Unless someone has sorted out what traditions The Rifles are to follow...


I suppose that applies if you are in a Naval mess where they do the toast but dont stand. The title Faithfull was granted by the Queen for sevices rendered and as an ex Light Infantryman I still wont take the toast. I wouldnt expect a foreign national to toast my Queen so neither do I. I would however expect a visitor to carry out his traditions so in a mixed mess the LI can ignore the toast quite rightfully and all the others can stand up toast sat down or do whatever they fancy. After all I would never do Heavy drill or be expected to on a course. The Lt Div always fall in on their own. Traditions are won or hard earned and I for one will keep as many alive despite my regiment being stolen by the black maffia!
I go with The Dragoon, being an ex QDG. Attending different messes during my time, mess etiquitte was to "Do as the Romans do". visited many great messes during my time 16/5L. 20 Heavy. JLR RAC, some great memories and some great hospitality - just to name a few. Have to say the worst one I ever went in was RCT Leconfield - Mess Hospitality was never practiced/heard off. Tossers!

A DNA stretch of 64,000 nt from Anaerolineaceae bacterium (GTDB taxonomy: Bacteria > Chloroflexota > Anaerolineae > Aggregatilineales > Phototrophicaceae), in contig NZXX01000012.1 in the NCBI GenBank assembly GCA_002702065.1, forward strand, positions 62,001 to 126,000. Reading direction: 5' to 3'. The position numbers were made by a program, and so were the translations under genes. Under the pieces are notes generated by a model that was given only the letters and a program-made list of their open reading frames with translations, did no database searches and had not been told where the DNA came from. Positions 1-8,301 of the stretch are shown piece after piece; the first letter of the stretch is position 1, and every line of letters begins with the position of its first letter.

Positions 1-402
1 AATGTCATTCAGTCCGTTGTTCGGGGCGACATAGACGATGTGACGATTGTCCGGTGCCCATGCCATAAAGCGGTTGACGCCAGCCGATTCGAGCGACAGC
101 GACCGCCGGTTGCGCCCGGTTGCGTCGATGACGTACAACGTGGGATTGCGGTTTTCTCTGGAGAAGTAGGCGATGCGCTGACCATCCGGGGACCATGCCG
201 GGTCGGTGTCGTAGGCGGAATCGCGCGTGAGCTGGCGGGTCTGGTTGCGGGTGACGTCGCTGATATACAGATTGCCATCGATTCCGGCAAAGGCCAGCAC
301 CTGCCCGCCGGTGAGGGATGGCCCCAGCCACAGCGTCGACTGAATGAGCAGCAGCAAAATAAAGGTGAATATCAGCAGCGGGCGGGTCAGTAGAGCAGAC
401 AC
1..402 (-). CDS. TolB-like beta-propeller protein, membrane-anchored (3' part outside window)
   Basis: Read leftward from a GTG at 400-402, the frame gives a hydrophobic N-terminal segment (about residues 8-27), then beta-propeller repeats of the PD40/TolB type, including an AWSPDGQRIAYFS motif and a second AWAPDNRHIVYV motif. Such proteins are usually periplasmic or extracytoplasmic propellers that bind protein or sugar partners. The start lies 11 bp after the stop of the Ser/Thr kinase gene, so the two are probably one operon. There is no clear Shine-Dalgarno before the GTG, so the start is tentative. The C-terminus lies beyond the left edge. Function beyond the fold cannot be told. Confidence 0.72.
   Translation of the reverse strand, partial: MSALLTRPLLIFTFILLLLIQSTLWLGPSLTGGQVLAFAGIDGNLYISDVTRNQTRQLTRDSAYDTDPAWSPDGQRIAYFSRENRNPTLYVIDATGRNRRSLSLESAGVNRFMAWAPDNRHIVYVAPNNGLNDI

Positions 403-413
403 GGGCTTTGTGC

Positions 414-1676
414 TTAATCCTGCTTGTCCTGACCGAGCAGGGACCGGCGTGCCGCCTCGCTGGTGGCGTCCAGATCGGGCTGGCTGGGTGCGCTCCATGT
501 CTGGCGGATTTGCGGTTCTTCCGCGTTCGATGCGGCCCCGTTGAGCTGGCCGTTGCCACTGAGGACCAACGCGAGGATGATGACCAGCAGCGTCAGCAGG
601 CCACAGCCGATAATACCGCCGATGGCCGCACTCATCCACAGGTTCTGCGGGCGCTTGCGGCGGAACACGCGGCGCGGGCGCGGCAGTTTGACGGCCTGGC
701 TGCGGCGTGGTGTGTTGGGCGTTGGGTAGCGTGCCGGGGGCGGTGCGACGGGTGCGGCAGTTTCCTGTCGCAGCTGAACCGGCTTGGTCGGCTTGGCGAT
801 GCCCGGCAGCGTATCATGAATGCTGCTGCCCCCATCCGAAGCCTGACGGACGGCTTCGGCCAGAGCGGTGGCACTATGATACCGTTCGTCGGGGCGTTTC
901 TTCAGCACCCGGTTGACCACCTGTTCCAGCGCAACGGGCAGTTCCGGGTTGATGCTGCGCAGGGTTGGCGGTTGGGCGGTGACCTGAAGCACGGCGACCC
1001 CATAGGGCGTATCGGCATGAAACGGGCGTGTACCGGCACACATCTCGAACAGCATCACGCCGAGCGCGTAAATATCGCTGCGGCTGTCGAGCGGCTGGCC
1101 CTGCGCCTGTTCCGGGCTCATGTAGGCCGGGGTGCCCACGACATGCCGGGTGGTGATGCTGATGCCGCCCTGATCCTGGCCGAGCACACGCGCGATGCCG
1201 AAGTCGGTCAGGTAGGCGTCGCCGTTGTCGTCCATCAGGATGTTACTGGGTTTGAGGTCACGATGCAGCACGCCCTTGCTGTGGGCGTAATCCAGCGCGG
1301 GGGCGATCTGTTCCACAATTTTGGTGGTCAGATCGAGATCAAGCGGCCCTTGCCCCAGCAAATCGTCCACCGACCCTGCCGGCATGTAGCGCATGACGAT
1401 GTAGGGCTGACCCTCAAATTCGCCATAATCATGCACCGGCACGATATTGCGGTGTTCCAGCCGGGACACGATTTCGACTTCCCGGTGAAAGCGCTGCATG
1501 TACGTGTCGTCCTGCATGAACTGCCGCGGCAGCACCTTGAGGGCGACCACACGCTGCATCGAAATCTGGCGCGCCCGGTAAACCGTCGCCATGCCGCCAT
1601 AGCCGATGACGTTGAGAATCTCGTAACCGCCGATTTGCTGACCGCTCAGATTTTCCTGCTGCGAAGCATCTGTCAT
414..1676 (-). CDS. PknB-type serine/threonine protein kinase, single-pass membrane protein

On a mess function one day, dining in the new RSM. The band played through all the attached units Regimental / Corps marches - (ie) Physical Training Corps etc etc. It was funny to see how many didn't know their own units music and who didn't stand up - EXTRA'S all round.

Brew_Time said:
On a mess function one day, dining in the new RSM. The band played through all the attached units Regimental / Corps marches - (ie) Physical Training Corps etc etc. It was funny to see how many didn't know their own units music and who didn't stand up - EXTRA'S all round.

B Time
We used to make a few beers out of tipping the wink to mess members when thier Regimental march was about to be played.
ISTR that in the RGJ we used to toast either "The Regiment" or, if her Majesty was present (having overstayed after Happy Hour presumably) "The Colonel-in-Chief".

We didn't "do" the Loyal Toast.